justiner wrote: ↑Wed Mar 24, 2021 12:16 am
I supplement with ankle, hip, and back mobility work. Motion is Lotion!
I like this advice. I make sure not to skip leg day and squats and deadlifts have helped a lot. I notice my knees start hurting when I *don't* exercise them. And, squats don't have to be super heavy powerlifting moves either. You would notice a difference with just body weight or 'goblet squats' with dumbbells.
+1. Strong glutes are associated with less knee pain. It has something to do with the IT band. Also, a strong vastus medialis (that muscle right above your knee) is associated with less knee pain. Leg extensions can help this, but unfortunately people with weak vm get pain when doing leg extensions, a classic catch-22. Squats will help the vm also, but not as much as leg extensions.
Remember what Tim Noakes says in "Lore of Running": the #1 ergogenic aid of all time is physical training.
"Thy righteousness is like the great mountains." --Psalms 36:6
susanjoypaul wrote: ↑Thu Mar 25, 2021 7:17 am
2 - (Don't laugh) 10 minutes of squats a day on a DB Method machine (yes, the butt machine), which is an angled squat machine with a seat that shifts your weight back onto your glutes. This takes the weight off your knees and lets your hips and glutes do the work, and the high volume that's possible strengthens your hips. If I tried to do ten straight minutes of traditional squats, my knees would throw a fit, but using the machine takes away that limitation. You can add a weight belt for more resistance. I also do traditional squats with dumbbells as part of my weightlifting routine, but in lower volume - just three sets of 12 reps. I used to do super-heavy squats on a rack back in the day when I was a gym rat (over 400 pounds when I trained with Mr. Southern California, Paul Harris, back in the 1980s), but no time for that these days.
I wouldn't laugh, having a strong butt is important, but a lot of people work on it for the "wrong" reasons, and so it has become a joke
Those who travel to mountain-tops are half in love with themselves and half in love with oblivion
What ya wanna do is not so much build up your butt muscles to incredible proportions, but to just make sure you're actually utilizing them in the right proportion to your other muscles. They get, in a sense: lazy, and don't fire when they should and that causes muscle imbalances, tightness, pain - lots of stuff to fix. So if you get a 'script' for a PT to work on that, they're not going to have you do hyper weighted glute bridges, but may get you on a physio ball or do bodyweight glute bridges for you to learn how to use your butt. You just may need to work on your pelvic tilt.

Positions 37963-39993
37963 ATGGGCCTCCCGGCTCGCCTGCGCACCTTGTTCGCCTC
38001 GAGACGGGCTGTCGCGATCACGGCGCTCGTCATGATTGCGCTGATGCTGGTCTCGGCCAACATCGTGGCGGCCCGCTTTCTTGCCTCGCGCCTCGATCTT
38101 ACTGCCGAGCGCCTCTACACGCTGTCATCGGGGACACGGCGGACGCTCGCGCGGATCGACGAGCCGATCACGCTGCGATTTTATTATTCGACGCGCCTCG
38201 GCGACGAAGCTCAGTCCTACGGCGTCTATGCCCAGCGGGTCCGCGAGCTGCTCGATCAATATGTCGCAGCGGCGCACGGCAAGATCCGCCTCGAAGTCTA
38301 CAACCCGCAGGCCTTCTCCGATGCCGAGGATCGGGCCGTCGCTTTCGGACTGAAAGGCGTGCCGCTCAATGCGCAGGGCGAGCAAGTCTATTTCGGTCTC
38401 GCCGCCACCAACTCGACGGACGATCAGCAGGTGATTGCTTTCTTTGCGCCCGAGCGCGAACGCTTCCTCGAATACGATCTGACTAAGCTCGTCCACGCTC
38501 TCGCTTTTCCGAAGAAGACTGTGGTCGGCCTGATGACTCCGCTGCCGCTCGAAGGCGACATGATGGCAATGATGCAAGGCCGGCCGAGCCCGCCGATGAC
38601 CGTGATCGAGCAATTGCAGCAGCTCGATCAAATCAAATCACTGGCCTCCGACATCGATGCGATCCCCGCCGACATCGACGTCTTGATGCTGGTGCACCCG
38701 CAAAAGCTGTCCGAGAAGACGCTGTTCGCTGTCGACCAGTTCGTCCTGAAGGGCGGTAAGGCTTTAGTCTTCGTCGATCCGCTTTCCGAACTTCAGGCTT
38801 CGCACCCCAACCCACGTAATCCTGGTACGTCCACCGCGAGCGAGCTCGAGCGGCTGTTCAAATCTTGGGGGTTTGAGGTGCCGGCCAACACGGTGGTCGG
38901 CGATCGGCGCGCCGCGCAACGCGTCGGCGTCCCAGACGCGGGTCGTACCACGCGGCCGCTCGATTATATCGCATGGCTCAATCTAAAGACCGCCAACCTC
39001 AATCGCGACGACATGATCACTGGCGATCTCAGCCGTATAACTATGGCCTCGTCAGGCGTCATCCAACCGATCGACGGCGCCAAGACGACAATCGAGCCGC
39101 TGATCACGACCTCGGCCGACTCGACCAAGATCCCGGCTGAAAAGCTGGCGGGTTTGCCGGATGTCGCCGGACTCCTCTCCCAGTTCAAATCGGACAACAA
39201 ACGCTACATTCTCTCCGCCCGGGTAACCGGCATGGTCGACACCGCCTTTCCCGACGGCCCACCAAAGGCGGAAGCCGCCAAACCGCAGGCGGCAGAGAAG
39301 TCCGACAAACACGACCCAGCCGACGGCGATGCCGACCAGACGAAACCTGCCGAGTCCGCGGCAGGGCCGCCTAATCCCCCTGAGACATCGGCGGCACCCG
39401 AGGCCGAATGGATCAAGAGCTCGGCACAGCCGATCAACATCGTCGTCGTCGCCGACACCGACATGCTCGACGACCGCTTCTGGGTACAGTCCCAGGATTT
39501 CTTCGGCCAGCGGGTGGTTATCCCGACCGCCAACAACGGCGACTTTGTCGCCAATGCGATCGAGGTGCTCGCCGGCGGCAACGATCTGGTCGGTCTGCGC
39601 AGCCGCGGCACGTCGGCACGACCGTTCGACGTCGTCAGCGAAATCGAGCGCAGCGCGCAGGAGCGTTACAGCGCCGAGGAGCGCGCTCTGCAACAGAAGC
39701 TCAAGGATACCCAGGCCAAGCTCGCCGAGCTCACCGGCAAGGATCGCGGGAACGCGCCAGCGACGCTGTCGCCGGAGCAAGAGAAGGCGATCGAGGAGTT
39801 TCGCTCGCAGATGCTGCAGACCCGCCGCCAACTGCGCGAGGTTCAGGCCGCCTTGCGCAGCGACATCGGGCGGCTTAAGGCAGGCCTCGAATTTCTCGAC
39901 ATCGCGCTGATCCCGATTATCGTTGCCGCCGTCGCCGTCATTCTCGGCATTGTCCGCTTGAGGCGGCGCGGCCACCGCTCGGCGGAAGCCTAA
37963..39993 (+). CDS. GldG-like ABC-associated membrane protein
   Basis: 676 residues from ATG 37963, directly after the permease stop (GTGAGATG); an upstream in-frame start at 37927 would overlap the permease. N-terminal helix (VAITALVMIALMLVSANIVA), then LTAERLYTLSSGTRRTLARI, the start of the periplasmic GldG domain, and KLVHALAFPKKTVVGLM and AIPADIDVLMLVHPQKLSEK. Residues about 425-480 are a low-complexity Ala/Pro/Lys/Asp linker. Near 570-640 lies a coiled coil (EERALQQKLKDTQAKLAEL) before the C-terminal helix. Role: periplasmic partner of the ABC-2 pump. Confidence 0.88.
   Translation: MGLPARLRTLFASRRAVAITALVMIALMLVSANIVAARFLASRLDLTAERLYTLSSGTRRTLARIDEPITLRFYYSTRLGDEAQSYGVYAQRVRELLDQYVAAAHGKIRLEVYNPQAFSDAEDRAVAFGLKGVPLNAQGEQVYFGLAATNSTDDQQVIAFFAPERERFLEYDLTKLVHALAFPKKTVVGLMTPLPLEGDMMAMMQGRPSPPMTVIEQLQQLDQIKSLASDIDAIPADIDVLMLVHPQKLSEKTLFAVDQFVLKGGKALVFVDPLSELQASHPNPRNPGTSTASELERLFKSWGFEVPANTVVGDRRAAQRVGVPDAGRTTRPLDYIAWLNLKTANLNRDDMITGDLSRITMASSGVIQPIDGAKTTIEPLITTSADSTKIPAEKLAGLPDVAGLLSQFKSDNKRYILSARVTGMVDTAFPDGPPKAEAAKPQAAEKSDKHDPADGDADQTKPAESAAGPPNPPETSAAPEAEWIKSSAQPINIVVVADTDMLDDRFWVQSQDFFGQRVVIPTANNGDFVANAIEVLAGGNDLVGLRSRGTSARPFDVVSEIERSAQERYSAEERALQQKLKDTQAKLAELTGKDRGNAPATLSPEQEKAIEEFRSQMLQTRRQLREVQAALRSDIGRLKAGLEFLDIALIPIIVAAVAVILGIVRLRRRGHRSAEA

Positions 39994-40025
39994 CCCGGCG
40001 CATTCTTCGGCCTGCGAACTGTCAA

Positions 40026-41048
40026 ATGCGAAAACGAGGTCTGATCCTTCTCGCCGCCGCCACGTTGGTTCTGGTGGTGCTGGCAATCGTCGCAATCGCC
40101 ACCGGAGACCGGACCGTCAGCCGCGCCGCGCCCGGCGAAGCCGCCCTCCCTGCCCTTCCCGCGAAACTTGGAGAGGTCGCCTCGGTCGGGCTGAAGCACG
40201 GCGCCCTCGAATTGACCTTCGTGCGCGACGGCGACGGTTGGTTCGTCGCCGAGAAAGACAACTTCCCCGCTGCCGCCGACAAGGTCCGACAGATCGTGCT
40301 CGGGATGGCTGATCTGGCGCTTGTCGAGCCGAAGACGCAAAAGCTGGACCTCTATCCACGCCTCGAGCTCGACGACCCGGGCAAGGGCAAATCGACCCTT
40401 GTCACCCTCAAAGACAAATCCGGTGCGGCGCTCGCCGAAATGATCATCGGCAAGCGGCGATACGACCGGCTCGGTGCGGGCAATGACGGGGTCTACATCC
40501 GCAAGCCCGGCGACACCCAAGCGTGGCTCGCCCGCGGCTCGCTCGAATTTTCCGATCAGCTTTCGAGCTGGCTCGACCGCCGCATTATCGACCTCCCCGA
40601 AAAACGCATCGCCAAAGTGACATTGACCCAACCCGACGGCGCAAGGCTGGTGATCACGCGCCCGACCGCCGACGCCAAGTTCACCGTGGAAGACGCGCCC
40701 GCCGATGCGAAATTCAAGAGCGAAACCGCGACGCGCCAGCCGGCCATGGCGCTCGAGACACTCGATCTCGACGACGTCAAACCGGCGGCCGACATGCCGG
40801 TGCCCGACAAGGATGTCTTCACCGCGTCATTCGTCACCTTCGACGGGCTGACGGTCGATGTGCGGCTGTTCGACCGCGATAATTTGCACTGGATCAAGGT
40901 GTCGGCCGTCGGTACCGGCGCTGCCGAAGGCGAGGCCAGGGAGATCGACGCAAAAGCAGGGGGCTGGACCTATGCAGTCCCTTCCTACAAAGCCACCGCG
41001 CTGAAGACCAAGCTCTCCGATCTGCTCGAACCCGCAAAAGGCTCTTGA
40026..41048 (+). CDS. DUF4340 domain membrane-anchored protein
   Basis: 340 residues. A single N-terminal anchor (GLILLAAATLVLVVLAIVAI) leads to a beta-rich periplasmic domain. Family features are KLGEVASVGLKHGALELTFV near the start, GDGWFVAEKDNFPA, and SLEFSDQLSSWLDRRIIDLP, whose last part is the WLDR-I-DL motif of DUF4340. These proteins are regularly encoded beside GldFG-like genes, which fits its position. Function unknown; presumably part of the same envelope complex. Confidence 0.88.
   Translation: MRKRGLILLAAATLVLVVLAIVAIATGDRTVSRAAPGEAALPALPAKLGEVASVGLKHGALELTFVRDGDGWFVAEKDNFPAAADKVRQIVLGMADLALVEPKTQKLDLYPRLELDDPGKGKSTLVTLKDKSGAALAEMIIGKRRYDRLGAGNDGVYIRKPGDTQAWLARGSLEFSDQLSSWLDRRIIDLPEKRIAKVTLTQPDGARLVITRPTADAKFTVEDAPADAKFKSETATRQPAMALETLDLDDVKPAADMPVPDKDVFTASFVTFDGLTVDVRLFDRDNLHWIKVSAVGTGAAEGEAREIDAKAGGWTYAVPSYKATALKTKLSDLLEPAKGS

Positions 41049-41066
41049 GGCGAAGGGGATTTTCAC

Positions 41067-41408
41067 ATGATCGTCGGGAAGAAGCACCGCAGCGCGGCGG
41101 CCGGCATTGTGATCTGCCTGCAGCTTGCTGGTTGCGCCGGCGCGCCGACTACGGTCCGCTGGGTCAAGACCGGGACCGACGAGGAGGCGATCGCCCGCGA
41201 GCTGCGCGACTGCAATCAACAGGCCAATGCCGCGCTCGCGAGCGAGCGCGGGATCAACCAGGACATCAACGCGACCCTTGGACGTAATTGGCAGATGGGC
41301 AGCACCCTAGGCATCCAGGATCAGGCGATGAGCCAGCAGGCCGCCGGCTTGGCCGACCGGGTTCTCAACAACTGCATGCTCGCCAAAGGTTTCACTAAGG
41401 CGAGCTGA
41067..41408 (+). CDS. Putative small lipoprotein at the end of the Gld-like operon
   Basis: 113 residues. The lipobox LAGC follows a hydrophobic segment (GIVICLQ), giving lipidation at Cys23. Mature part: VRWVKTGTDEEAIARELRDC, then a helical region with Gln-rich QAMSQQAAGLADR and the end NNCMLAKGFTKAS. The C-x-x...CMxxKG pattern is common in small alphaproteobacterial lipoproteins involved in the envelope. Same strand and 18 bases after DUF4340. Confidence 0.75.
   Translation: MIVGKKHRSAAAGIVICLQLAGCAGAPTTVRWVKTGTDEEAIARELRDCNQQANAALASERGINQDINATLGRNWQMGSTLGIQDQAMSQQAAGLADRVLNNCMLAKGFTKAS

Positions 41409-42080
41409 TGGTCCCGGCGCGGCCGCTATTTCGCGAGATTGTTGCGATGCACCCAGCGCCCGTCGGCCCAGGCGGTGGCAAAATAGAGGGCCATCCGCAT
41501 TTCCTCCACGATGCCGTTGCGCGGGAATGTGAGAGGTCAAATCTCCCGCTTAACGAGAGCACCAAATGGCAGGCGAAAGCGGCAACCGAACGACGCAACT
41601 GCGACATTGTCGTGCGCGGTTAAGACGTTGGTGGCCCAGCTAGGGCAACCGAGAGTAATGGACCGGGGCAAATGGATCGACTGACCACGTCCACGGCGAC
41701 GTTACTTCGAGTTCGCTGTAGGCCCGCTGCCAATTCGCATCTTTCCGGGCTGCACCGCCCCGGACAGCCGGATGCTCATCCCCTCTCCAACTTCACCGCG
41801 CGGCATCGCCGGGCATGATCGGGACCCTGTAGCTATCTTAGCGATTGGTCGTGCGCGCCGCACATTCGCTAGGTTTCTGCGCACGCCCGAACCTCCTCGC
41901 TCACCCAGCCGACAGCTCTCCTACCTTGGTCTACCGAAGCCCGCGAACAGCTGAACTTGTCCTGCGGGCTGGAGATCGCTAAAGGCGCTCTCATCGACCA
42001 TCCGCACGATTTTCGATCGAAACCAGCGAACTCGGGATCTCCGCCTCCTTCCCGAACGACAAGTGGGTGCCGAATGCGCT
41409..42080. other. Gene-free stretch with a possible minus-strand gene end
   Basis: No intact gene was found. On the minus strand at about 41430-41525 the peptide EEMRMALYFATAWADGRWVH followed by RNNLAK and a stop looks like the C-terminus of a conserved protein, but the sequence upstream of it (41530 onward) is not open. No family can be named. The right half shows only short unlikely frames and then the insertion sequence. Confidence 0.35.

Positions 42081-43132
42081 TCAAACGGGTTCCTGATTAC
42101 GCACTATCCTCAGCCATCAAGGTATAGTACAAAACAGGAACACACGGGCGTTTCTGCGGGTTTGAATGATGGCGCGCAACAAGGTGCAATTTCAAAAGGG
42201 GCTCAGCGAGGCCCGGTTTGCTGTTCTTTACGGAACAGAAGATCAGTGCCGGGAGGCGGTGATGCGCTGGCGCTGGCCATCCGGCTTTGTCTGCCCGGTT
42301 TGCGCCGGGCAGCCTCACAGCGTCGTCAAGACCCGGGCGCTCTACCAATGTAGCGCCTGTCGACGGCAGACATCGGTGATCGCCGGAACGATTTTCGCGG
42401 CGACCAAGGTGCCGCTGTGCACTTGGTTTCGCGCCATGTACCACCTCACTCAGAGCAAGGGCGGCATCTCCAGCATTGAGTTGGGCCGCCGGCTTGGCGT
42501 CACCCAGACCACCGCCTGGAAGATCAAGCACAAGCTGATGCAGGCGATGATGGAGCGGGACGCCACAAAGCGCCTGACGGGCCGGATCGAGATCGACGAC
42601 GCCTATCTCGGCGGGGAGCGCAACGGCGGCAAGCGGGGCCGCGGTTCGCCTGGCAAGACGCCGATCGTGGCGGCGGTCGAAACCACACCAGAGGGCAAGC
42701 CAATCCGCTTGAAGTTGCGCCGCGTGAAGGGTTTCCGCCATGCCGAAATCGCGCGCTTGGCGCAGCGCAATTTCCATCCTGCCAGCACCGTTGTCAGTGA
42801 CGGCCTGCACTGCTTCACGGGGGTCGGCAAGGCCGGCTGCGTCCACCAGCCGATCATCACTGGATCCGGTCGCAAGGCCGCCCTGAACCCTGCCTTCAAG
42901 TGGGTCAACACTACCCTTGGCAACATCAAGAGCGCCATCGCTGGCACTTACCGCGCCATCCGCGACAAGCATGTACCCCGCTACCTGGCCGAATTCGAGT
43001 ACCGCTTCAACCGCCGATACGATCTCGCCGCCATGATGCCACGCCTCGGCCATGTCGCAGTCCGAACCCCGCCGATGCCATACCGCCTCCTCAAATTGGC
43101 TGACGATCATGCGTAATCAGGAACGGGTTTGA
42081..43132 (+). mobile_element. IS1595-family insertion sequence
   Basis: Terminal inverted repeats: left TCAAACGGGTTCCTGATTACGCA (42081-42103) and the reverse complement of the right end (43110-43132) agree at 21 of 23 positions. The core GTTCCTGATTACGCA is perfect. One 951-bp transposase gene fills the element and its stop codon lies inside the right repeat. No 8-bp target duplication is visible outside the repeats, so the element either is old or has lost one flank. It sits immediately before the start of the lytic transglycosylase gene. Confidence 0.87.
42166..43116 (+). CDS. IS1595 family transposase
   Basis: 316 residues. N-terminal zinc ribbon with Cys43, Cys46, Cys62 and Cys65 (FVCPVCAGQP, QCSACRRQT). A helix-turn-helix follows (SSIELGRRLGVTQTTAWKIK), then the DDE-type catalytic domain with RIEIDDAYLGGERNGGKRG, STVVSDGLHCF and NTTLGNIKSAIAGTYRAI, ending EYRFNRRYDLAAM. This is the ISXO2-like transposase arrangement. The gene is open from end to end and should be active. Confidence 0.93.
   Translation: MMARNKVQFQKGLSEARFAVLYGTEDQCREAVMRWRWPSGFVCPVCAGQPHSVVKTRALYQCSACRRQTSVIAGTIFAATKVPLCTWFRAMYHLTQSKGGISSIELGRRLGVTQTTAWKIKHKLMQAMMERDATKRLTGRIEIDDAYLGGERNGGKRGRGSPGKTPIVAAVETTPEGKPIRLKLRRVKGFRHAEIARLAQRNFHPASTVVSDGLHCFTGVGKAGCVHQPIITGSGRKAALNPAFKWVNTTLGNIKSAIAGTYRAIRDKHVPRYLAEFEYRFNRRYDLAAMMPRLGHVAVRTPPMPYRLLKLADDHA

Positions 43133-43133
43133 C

They may be weaker than they should, but once they learn how to work correctly, just doing the activity - like hiking, should be enough to strengthen them. Kinda similar on how bad form when lifting heavy stuff can lead to pain and injury. It's easy to lift a light box with just using your back, and you get used to be able to to do it, until you try to lift something heavy and you just don't actually have the functional movement pattern to do it safely. And that's true even if you have the concept of what a deadlift is - knowing and doing is still two different things. It sounds crazy, but the same thing can be said for simply walking, especially if you're used to sitting 8 hours+/day.
Lots of tightness and pain can come from muscle imbalances, like between your lower back and your front core muscles, or your hamstrings to quads. I think of mobility work as just fixing these muscle imbalances, rather than thinking of it as stretching, which is trying to physiologically change how deep you can pull a muscle in extension. Like my shoulders slouch forward, but stretching ain't going to do much - it's just my back muscles are strong, and my chest is really weak (cause I climb, and don't do much um: dipping or benchpress or whatever). I'm lined up for a shoulder injury for sure. My lower back hurts more than I'd like to admit, but it's probably from my hip's being "tight" (or really: weak), since riding a bike and running aren't really working my legs on my planes of motion. The job of my hips is taken on by my back - which is bad at it, and it's cranky.
Or take my terrible ankle dorsiflexion. I've stretched it all it's going to go, but what may help me more is just working on my tibialus stretch, which is what actually pulls my foot towards my shin. It's not weak per say, but compared to my monster calves from cycling and hiking up things, it's just can't keep up. Strong tibialus muscles also help with keeping shin splints away, and feeling fresh after that long slog downhill so worth a look into working on. Easy and quick to do,
(sorry for the internet black hole of Kneesovertoesguy you'll fall into)